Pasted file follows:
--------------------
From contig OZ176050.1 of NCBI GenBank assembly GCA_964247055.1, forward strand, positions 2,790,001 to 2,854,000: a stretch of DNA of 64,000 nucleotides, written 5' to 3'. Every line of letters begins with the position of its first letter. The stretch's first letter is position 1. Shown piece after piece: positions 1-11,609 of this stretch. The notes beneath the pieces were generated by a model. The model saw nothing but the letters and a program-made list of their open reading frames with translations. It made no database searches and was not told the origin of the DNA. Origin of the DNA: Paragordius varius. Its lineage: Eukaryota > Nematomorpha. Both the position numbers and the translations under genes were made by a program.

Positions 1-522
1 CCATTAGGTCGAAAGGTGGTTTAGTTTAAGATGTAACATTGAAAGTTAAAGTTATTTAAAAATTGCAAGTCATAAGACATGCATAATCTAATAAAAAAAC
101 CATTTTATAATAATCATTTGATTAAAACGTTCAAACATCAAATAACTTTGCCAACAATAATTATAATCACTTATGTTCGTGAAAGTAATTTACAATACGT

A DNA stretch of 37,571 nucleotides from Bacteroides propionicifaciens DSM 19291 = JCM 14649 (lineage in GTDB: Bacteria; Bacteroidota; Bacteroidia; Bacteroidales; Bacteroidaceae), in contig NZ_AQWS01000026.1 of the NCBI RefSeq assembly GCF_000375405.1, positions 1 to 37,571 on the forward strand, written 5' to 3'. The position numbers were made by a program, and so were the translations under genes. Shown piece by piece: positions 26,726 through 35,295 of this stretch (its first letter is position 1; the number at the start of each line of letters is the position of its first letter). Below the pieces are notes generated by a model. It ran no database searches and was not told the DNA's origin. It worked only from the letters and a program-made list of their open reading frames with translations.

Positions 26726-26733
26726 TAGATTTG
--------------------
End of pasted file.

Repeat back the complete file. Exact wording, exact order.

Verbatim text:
From contig OZ176050.1 of NCBI GenBank assembly GCA_964247055.1, forward strand, positions 2,790,001 to 2,854,000: a stretch of DNA of 64,000 nucleotides, written 5' to 3'. Every line of letters begins with the position of its first letter. The stretch's first letter is position 1. Shown piece after piece: positions 1-11,609 of this stretch. The notes beneath the pieces were generated by a model. The model saw nothing but the letters and a program-made list of their open reading frames with translations. It made no database searches and was not told the origin of the DNA. Origin of the DNA: Paragordius varius. Its lineage: Eukaryota > Nematomorpha. Both the position numbers and the translations under genes were made by a program.

Positions 1-522
1 CCATTAGGTCGAAAGGTGGTTTAGTTTAAGATGTAACATTGAAAGTTAAAGTTATTTAAAAATTGCAAGTCATAAGACATGCATAATCTAATAAAAAAAC
101 CATTTTATAATAATCATTTGATTAAAACGTTCAAACATCAAATAACTTTGCCAACAATAATTATAATCACTTATGTTCGTGAAAGTAATTTACAATACGT

A DNA stretch of 37,571 nucleotides from Bacteroides propionicifaciens DSM 19291 = JCM 14649 (lineage in GTDB: Bacteria; Bacteroidota; Bacteroidia; Bacteroidales; Bacteroidaceae), in contig NZ_AQWS01000026.1 of the NCBI RefSeq assembly GCF_000375405.1, positions 1 to 37,571 on the forward strand, written 5' to 3'. The position numbers were made by a program, and so were the translations under genes. Shown piece by piece: positions 26,726 through 35,295 of this stretch (its first letter is position 1; the number at the start of each line of letters is the position of its first letter). Below the pieces are notes generated by a model. It ran no database searches and was not told the DNA's origin. It worked only from the letters and a program-made list of their open reading frames with translations.

Positions 26726-26733
26726 TAGATTTG